CAIRO — Egypt’s new lawmakers on Saturday began discussing the makeup of an assembly responsible for rewriting the country’s constitution, embarking on their most consequential task so far.
The process could drastically change the way the Arab world’s most populous nation is governed and determine the role of Islam in policymaking. Also at stake is the balance of power between the new president and the judicial and legislative branches, an issue that looms large after three decades of autocratic rule under former president Hosni Mubarak and the turbulent months that followed his ouster last year.
The debate Saturday centered on who should be appointed to the 100-member assembly that will pen the document. Lawmakers were at odds over whether most of the participants should be members of parliament or non-elected public figures, intellectuals and union leaders.
The assembly will be selected March 24, parliament members declared after an hours-long meeting aired live on Egyptian television.
“For the first time, real sections of Egypt’s society are participating in writing the nation’s constitution,” said Ziad Akl, a political science professor at the American University in Cairo. Akl said the most important debates will focus on the nation’s identity as an Islamist state, the role of the powerful military and social issues, such as freedom of speech and religion.
The newly elected parliament is dominated by Islamist politicians from the relatively moderate Muslim Brotherhood’s Freedom and Justice Party and the ultra-conservative Salafist party al-Nour. The Salafists, the second-largest group in parliament, say Islam should be the sole source of legislation, despite support among other lawmakers for an article in the current constitution that makes it the “principal source.”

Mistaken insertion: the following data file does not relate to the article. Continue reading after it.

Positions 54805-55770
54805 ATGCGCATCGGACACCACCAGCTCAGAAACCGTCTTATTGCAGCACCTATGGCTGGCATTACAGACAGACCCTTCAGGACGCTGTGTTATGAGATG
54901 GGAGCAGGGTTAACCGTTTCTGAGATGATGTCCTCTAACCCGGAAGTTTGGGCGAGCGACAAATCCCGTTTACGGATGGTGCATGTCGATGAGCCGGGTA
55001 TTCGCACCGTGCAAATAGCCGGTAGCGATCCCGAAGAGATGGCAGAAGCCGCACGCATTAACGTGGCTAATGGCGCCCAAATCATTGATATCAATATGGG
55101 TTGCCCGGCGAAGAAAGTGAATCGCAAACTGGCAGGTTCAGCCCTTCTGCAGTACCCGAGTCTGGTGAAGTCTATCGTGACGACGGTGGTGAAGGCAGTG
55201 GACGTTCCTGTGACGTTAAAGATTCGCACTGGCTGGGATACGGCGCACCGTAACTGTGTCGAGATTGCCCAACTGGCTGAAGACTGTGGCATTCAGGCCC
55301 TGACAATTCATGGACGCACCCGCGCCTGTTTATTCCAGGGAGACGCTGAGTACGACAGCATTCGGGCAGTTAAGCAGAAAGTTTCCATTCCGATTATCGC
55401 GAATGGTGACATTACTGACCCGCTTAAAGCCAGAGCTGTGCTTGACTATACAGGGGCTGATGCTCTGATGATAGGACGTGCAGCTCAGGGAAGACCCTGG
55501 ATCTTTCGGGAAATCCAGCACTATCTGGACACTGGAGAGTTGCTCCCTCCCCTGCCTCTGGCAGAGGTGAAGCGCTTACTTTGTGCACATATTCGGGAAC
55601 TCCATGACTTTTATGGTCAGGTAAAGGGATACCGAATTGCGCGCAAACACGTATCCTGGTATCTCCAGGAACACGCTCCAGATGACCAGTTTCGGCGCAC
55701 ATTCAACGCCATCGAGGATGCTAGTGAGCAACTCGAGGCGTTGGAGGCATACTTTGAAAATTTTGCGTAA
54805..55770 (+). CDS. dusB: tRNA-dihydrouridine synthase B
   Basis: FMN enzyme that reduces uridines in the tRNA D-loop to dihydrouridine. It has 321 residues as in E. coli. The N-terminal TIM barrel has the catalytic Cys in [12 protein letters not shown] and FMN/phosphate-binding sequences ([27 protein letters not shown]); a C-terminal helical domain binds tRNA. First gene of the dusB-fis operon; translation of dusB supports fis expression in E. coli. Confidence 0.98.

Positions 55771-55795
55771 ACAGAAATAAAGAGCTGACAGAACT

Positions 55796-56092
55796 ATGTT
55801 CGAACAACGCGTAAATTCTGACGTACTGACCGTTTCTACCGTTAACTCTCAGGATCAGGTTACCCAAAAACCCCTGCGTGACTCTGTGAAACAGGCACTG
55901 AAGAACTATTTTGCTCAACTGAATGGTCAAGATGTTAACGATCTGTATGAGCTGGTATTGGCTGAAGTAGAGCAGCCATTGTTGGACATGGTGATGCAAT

Muslim Brotherhood politicians will probably dominate the process, which must be completed in time to put a draft constitution to a referendum before the presidential elections, which are scheduled to begin May 23.
Many political activists worry that the military’s ruling generals are pressuring parliament to force the constitution through before a president is elected so that they can protect their political and economic interests.
“All Egyptians are worried about the interference of the Supreme Council of the Armed Forces,” said Rana Farouk of the Revolution Youth Union, a youth advocacy group. “We want a president first.”
Parliament member Mahmoud Khodairy, a former judge who won an independent seat and is backed by the Freedom and Justice Party, said neither the public nor parliament would allow the military to interfere in the drafting of the constitution. He acknowledged that the Brotherhood would set the tone as the dominant force in parliament but stressed the importance of including women, Coptic Christians and professionals in the process. Fewer than 2 percent of lawmakers are women.
“We will not accept military interference,” he said. “The people will approve the constitution if the Muslim Brotherhood and the Nour Party accept it.”
On Thursday, American and other foreign pro-democracy workers accused of working in the country illegally were allowed to fly out of Egypt on a chartered plane after the groups paid millions of dollars in bail.
The trial judges overseeing the court proceedings, which began Sunday, resigned under mysterious circumstances Wednesday. The investigative judges, who function roughly the way American prosecutors do, announced Friday that they would resign from the case in protest.
“Why is there no fair investigation into the court’s resignation and the truth about the circumstances?” the speaker of the lower house of parliament, Mohammed Saad el-Katatny, said in an address to both chambers. “The People’s Assembly will employ all its means and tools to reveal the truth and hold those responsible for this crime accountable.”
Katatny said parliament would hold a special session March 11 to discuss the case.
The reassigned court case was scheduled to begin Thursday. The 14 Egyptian defendants still in the country are expected to appear in court.